BOISE — A proposed constitutional amendment to address the rights of crime victims in Idaho is headed to the Senate floor.
Senate Joint Resolution 101, more commonly known as “Marsy’s Law,” passed through the Senate State Affairs Committee on Friday morning after two hours of impassioned and at times tearful testimony from supporters and critics of the proposal.
This is the third year the Legislature has considered amending the Idaho Constitution through Marsy’s Law, a campaign that originated in California to strengthen rights for crime victims. Similar amendments have been adopted by states including North Dakota and Illinois, but have thus far failed to clear the Idaho Legislature.
If passed by two-thirds of the Legislature and approved by voters, the resolution would amend the state’s 1994 Victim Rights Amendment by including the right to “reasonable and timely notification” of all open court proceedings, the right to be heard at certain open proceedings, require notification in cases when convicted offenders abscond or escape from probation or parole, and the right to “confer” — rather than simply “communicate” — with prosecutors. The resolution would also “provide standing” for victims to “assert their rights.”
The resolution is unlikely to significantly change practices in Twin Falls County, where most of the services included in Marsy’s Law are already provided, according to county officials.
Supporters of the resolution say it would set a higher constitutional baseline for victim’s rights in Idaho and make rights that already exist in statute and in the state’s constitution more enforceable. But some critics of Marsy’s Law say they would rather see the state devote resources to local victim support efforts and address some of the challenges victims face in taking advantage of the rights they already have.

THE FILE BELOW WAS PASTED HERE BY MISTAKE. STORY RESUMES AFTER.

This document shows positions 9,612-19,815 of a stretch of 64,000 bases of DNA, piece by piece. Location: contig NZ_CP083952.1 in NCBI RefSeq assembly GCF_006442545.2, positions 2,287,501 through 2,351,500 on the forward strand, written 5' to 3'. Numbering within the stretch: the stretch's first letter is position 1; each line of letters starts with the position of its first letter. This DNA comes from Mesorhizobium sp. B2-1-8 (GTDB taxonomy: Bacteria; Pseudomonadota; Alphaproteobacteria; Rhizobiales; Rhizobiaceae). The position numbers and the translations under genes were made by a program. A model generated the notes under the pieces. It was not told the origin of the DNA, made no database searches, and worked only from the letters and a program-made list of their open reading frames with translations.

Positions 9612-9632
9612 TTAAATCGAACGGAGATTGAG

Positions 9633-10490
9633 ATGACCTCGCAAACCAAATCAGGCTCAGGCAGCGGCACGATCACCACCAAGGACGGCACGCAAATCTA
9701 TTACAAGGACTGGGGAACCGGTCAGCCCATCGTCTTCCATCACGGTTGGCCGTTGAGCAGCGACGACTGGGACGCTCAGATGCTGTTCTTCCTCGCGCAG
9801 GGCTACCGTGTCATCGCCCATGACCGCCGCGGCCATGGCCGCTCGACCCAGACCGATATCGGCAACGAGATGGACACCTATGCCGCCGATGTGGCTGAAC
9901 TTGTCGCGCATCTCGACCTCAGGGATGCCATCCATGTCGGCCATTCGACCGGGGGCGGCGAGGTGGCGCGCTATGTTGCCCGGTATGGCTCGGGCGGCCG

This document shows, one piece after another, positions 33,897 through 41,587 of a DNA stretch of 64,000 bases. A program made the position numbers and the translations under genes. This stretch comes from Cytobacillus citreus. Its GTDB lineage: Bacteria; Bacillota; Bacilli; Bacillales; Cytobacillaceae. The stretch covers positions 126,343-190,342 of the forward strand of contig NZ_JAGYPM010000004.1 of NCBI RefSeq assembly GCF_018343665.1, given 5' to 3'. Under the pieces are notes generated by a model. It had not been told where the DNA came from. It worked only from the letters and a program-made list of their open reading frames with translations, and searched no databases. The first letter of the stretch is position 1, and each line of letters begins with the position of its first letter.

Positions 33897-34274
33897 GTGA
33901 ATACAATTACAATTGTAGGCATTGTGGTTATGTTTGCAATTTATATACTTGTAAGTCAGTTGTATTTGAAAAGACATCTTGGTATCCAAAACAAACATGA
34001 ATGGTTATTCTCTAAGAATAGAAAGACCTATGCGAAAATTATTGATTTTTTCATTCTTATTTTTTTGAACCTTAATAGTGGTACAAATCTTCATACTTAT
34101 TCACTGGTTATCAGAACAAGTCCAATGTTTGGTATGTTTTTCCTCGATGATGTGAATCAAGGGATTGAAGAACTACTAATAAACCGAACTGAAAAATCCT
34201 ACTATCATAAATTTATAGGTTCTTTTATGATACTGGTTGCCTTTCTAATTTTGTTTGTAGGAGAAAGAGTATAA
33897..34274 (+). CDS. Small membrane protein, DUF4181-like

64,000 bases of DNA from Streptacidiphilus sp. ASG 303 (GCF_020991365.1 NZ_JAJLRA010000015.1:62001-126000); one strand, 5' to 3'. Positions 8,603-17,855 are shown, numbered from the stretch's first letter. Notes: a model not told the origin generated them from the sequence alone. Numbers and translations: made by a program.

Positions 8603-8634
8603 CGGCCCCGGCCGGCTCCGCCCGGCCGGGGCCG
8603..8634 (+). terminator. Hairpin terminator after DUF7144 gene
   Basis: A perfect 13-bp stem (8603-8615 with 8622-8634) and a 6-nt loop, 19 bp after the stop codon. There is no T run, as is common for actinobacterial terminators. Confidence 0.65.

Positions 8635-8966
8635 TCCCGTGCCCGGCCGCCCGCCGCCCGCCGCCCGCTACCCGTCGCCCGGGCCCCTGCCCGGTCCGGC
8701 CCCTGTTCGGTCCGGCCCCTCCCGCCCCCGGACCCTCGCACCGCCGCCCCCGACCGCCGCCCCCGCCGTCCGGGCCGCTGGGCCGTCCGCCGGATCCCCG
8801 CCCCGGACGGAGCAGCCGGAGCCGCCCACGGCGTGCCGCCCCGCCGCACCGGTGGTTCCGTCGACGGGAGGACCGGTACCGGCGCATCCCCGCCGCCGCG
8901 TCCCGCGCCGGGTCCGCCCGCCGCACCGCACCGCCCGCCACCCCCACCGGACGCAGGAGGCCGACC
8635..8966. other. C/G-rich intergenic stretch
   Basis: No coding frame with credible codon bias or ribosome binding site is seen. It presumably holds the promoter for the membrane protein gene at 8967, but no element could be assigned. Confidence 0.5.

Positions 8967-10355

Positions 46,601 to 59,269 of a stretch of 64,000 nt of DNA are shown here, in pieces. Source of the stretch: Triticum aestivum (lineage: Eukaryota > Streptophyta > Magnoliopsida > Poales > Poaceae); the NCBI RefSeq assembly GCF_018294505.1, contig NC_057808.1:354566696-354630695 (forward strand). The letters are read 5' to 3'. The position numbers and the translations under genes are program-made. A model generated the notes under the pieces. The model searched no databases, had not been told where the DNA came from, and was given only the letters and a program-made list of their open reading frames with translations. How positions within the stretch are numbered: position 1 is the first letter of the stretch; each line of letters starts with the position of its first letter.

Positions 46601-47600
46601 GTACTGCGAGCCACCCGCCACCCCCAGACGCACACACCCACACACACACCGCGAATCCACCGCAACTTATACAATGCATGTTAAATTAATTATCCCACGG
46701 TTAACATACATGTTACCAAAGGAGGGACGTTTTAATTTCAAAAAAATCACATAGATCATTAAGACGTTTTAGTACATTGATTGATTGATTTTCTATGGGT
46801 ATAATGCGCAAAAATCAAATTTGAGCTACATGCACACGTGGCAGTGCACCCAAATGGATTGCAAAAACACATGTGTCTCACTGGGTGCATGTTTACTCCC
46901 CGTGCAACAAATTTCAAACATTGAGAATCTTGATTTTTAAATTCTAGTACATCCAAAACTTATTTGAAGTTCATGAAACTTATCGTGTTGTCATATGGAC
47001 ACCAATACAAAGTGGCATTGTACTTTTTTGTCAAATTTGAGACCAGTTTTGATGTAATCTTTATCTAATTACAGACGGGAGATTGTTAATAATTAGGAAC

“From a victim service perspective, it doesn’t change in any positive way anything that is actually happening for victims, in our view,” Donna Graybill, executive director of Voices Against Violence in Twin Falls, told the Times-News. “All it would do is possibly divert resources to system-based advocacy instead of keeping resources in community-based advocacy.
“I think the biggest challenge isn’t so much that they’re not being notified about court proceedings,” Graybill continued. “I think the biggest challenge is being engaged in those proceedings in a positive way that has their best interest in mind.”
The resolution has the support of the Idaho Prosecuting Attorneys Association, Idaho Sheriff’s Association, Professional Firefighters of Idaho, Idaho State Association of County Coroners, and victim witness coordinators from around the state.
Twin Falls Prosecuting Attorney Grant Loebs told the Times-News he and other prosecutors had some concerns about versions of the resolution in previous years, but that those concerns were addressed in more recent versions.
“I think any time we do something that gives victims some extra resources and some extra access it’s a good thing,” Loebs said. “They tailored this so it doesn’t interfere with the needs of prosecuting people in a just and effective way.”